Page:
A little over three years ago was the last time I saw a positive pregnancy test. After months of fertility treatments, the month we did nothing, I was pregnant.
And three years ago this week, the dream crashed and burned at our ultrasound appointment, which ended in me being whisked off for an emergency surgery to remove an ectopic pregnancy (and a fallopian tube).
Looking back at the blog posts then, I see my hope that God could bring about a pregnancy shrinking as I took stock of my new reality. I found myself asking: “What happens to faith in the midst of unanswered questions?”
Three years ago, I was consumed with me. Will God tell me whether I’ll have biological children? Will God help me carry a successful pregnancy? Okay, magic 8-ball Jesus: give me a sign.
The answer I wanted was about God providing a baby. I’ve still not gotten an answer to the questions. I’ve gotten silence, which feels like no. But, friends, silence and no are not the exactly same.
Somewhere in the last three years, I realized maybe I was asking the wrong questions. I wanted God to rubber stamp my life agenda. I wanted the 2.5 kids, picket fence and stability. I wanted the god of security and normalcy and middle-class morality. I wanted God to vindicate me, as though infertility was a scarlet letter branded to my forehead.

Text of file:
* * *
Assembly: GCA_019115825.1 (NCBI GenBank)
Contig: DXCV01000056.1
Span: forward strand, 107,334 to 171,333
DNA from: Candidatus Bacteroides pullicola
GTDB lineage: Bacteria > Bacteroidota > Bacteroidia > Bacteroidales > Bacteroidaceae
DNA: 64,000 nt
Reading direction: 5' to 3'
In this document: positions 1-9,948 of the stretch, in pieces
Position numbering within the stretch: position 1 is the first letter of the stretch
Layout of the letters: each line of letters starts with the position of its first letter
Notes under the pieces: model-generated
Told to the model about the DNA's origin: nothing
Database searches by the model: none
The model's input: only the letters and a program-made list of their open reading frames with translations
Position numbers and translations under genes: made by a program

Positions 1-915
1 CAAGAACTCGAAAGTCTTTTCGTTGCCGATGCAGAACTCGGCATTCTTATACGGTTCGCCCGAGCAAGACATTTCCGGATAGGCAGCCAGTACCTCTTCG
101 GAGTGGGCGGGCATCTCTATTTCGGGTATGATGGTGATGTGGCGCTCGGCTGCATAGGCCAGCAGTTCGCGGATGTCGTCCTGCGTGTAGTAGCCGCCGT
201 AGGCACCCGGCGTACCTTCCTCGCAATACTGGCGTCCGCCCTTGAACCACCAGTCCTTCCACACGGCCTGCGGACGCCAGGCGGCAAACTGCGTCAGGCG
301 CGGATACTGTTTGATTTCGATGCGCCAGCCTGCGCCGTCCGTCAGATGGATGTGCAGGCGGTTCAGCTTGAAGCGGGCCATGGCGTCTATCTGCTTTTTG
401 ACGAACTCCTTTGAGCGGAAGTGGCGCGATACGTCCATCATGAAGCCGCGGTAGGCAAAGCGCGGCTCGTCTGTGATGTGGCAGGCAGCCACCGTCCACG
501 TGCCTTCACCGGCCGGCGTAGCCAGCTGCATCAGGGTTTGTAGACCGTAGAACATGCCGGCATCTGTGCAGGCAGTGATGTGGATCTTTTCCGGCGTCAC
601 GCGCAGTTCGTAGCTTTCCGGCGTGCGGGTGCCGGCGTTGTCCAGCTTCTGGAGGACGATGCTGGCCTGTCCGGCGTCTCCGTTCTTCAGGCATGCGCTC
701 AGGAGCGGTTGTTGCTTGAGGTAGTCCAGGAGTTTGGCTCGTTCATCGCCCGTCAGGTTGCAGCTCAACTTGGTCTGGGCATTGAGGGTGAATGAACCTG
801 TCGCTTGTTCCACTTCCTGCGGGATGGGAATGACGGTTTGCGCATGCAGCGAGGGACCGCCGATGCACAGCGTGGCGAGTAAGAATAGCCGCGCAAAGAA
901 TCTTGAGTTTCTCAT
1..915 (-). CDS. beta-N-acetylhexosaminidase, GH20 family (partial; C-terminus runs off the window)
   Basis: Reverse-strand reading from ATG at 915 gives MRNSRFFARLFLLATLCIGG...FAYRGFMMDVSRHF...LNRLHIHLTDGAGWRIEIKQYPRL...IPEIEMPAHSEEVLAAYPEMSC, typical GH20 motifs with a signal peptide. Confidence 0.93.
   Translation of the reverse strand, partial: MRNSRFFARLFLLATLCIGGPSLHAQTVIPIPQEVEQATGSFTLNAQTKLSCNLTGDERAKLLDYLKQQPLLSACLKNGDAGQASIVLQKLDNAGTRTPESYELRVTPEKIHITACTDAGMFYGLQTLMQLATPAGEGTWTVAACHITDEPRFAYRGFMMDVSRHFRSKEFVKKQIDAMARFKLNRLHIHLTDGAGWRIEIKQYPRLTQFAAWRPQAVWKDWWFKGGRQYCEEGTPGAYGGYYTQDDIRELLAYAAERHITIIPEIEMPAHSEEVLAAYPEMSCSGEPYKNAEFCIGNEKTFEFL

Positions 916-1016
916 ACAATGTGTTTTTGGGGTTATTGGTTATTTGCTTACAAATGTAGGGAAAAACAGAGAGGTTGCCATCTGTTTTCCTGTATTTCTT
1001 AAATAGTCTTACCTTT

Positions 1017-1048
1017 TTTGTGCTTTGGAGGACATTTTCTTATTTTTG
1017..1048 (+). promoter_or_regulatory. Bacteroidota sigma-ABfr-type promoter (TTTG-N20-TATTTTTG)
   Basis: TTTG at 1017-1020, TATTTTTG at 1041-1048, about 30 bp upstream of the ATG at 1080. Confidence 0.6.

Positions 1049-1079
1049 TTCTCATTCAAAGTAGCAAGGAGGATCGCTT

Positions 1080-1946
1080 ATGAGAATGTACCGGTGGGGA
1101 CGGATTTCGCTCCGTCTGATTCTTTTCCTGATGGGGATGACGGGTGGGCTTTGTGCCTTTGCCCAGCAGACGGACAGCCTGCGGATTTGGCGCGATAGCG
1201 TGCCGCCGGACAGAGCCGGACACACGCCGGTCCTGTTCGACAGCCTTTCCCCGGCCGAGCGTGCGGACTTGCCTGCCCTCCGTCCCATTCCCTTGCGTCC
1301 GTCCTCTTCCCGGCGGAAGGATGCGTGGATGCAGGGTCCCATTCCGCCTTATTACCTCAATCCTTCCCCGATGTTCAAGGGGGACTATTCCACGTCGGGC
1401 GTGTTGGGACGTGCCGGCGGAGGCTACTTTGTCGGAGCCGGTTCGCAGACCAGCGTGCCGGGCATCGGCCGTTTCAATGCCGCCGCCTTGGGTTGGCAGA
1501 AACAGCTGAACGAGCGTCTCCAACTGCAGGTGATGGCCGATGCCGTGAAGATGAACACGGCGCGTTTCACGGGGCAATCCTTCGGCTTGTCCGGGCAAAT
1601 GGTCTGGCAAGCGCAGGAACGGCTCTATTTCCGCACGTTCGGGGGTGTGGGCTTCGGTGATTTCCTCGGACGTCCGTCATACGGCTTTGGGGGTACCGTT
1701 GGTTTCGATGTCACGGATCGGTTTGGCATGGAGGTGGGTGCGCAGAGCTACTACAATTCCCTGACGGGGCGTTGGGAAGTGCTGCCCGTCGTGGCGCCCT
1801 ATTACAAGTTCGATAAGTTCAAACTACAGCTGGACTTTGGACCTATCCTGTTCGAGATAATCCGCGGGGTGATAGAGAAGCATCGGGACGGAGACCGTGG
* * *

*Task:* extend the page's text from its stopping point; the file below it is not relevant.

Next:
I saw infertility as an enemy rather than a teacher. Infertility is not okay, and, at the same time, it has taught me things I might not have learned apart from this struggle. This is an attempt to say the journey isn’t wasted. I don’t wish the struggle on anyone, and yet I need God to redeem something from the situation.
In the space of waiting on God, who doesn’t arrive or answer the way I’d like, I found myself softened. And instead of asking God to reply to my agenda, I started asking how do I stay sane in the midst of my own brokenness. How do I navigate this?
I’m not plucky and sunshine and roses about God’s providence. I’m still not happy about three miscarriages and an ectopic pregnancy (or the years of infertility). But, the sorrow has been a teacher.